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US Q1 (Preliminary) GDP and What It Means for the Fed

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Perhaps one of the most important releases of data points this week is the first look at the US GDP for the last quarter. The expectation is for it to be a key metric.

This will not only evaluate the underlying health of the US economy, but it will also have important implications for next week’s FOMC meeting. There is a near-unanimous consensus that the Fed will hike rates by at least 50 basis points.

But factoring in the economy’s growth and the potential implications for monetary policy could have an important impact on what the Fed ultimately decides to do.

Higher rates will squeeze the economy. A little bit of squeeze is a desirable outcome to contain inflation. And it will meet the Fed’s mandate for currency stability. But if the economy isn’t growing much, a little bit of a squeeze could negatively affect and erode the gains in the labor market. That would be contrary to the Fed’s second mandate to ensure full employment.

What to look out for

There are two bits of data coming out. Firstly, there’s the GDP headline number and the GDP price index. With inflation very much the focus, the price index for the whole economy could have an outsized impact. That said, it could be just as important as the growth rate.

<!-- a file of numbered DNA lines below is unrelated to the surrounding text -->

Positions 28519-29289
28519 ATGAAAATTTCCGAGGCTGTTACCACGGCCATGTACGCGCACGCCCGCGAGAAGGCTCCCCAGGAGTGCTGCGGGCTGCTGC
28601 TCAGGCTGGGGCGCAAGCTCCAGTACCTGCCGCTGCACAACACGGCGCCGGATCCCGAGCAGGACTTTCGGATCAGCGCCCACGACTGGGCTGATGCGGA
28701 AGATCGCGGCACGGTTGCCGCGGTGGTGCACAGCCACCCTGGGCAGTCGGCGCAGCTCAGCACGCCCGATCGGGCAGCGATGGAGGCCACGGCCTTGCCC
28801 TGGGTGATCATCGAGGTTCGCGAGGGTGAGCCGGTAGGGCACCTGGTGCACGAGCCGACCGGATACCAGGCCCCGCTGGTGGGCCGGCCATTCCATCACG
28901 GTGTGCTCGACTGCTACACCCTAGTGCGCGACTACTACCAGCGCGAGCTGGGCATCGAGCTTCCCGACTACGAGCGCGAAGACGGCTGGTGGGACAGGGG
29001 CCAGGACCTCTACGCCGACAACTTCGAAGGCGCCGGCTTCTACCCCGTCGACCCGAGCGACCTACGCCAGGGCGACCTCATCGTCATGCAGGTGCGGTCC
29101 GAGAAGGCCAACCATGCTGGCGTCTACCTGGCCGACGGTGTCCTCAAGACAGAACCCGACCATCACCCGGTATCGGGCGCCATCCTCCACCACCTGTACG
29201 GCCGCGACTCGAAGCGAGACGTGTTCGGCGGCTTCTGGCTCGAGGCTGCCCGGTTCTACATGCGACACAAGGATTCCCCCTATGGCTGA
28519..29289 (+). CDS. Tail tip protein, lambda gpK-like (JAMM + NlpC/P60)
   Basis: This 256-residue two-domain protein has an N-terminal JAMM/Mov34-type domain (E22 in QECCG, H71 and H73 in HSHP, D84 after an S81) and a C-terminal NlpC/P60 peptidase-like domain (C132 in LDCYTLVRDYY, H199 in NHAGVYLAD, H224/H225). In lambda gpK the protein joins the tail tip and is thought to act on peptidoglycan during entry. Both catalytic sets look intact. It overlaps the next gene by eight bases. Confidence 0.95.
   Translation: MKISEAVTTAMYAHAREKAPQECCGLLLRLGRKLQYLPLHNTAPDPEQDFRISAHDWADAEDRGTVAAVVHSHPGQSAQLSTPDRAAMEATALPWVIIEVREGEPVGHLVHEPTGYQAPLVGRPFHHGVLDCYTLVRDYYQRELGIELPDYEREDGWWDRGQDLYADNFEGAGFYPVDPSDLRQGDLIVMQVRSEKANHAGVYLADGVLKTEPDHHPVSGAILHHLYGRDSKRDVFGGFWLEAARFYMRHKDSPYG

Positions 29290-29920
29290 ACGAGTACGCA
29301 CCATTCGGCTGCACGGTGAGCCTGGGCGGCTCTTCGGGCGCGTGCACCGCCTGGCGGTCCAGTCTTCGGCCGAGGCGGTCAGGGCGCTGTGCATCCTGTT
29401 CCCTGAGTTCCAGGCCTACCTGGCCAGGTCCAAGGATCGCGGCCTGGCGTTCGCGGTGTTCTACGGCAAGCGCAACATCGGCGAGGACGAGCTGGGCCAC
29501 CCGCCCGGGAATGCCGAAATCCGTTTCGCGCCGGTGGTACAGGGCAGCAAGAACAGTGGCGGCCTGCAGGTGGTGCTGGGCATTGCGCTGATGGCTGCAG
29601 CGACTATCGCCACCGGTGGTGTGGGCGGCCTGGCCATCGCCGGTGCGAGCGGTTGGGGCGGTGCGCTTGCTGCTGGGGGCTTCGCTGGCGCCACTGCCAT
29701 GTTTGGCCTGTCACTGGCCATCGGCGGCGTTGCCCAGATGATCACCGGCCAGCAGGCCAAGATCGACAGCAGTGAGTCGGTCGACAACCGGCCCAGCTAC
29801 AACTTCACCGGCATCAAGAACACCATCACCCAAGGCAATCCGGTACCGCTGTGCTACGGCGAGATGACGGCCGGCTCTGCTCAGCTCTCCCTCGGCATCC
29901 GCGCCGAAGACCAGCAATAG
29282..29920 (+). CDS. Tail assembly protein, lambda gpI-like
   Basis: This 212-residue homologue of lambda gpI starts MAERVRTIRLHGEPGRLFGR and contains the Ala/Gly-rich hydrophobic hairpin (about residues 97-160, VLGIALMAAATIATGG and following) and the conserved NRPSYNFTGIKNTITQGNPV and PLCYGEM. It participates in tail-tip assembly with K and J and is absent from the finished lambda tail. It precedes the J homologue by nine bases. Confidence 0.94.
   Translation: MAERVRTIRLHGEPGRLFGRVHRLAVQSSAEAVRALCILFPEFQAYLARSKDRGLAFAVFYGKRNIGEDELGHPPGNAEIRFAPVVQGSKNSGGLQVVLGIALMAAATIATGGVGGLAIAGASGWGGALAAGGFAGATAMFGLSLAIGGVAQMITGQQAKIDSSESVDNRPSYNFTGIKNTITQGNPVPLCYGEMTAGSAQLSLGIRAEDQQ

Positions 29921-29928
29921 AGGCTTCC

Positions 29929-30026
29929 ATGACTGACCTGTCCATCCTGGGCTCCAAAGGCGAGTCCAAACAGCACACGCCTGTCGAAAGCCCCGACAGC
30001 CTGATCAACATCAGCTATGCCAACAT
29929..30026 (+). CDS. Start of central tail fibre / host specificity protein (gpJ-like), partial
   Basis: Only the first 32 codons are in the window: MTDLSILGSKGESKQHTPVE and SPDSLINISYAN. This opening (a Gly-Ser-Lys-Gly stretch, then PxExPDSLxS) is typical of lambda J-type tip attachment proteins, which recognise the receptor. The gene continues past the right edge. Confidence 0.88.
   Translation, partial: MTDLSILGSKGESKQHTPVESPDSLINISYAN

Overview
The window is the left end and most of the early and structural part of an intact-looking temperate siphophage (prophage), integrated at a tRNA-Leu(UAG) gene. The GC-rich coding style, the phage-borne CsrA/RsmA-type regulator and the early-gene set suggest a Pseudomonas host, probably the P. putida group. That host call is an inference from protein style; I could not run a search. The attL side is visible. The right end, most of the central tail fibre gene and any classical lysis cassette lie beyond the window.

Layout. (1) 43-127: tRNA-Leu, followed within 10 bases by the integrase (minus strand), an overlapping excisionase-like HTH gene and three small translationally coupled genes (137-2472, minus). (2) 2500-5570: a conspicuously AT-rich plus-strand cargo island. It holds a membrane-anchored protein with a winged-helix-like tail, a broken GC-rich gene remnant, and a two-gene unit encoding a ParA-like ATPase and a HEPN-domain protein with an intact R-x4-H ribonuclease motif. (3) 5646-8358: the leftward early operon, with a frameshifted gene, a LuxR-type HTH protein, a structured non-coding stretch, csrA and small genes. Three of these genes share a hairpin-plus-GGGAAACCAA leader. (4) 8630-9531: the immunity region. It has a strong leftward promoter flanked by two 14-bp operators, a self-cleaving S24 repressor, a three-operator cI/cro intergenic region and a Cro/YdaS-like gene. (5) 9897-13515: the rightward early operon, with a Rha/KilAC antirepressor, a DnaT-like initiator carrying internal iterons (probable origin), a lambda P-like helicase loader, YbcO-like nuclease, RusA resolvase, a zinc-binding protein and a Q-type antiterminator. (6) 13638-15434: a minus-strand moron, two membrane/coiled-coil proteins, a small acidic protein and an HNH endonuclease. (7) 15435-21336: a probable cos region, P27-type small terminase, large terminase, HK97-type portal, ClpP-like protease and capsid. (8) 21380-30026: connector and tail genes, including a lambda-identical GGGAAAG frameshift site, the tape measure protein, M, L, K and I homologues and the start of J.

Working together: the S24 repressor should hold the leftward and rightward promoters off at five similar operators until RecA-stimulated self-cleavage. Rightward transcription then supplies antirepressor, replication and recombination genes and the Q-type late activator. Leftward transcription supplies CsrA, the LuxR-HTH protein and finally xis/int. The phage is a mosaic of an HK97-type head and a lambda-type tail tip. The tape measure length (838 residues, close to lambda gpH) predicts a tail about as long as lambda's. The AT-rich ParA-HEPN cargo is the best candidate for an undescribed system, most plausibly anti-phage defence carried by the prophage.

Analysts project US Q1 GDP growth to significantly slow down to an annual rate of 1.1%, in comparison to 6.9% in the fourth quarter of last year.

Note that the US is different in its reporting on GDP, in that it has an annual rate instead of a quarterly rate that most other countries do. There is a more complex formula to calculate it, but a simple, rough way to compare the result with other countries is to divide it by four. In other words, the estimate is for the US GDP to have grown around 0.3% in the first quarter.

What it all means

In terms of prices, they could continue to reflect increasing inflation at 7.3% compared to 7.1% in the prior quarter. What this means, as a gross simplification, is that even as the economy is growing in nominal terms, the real growth rate is slower because inflation is eroding the value.

Inflation is typically the sign of a growing economy. Therefore, high growth coupled with inflation is typical.

But if inflation is too high, it can undermine consumers’ purchasing ability. This has been the case with the US recently, with inflation growing faster than average wages, as Americans are seeing real deterioration in their purchasing power.

The potential reaction

In turn, this could translate into slower economic growth. If there is a significant deceleration in the US economy, following higher inflation after the latest covid wave, it could be a sign that inflation is becoming a serious problem. In response, investors could be looking to hold back investments out of concern over future growth.

In terms of monetary policy, slower growth can reduce the Fed’s ability to take action. Powell has said the objective is to set policy at a “neutral” level. But that level is not fixed and depends on growth. With slower growth, the “neutral” level is likely to be lower, meaning the Fed could be more reluctant to raise rates.

In other words, a disappointment in the GDP growth might actually support the stock market, and weigh on the dollar.

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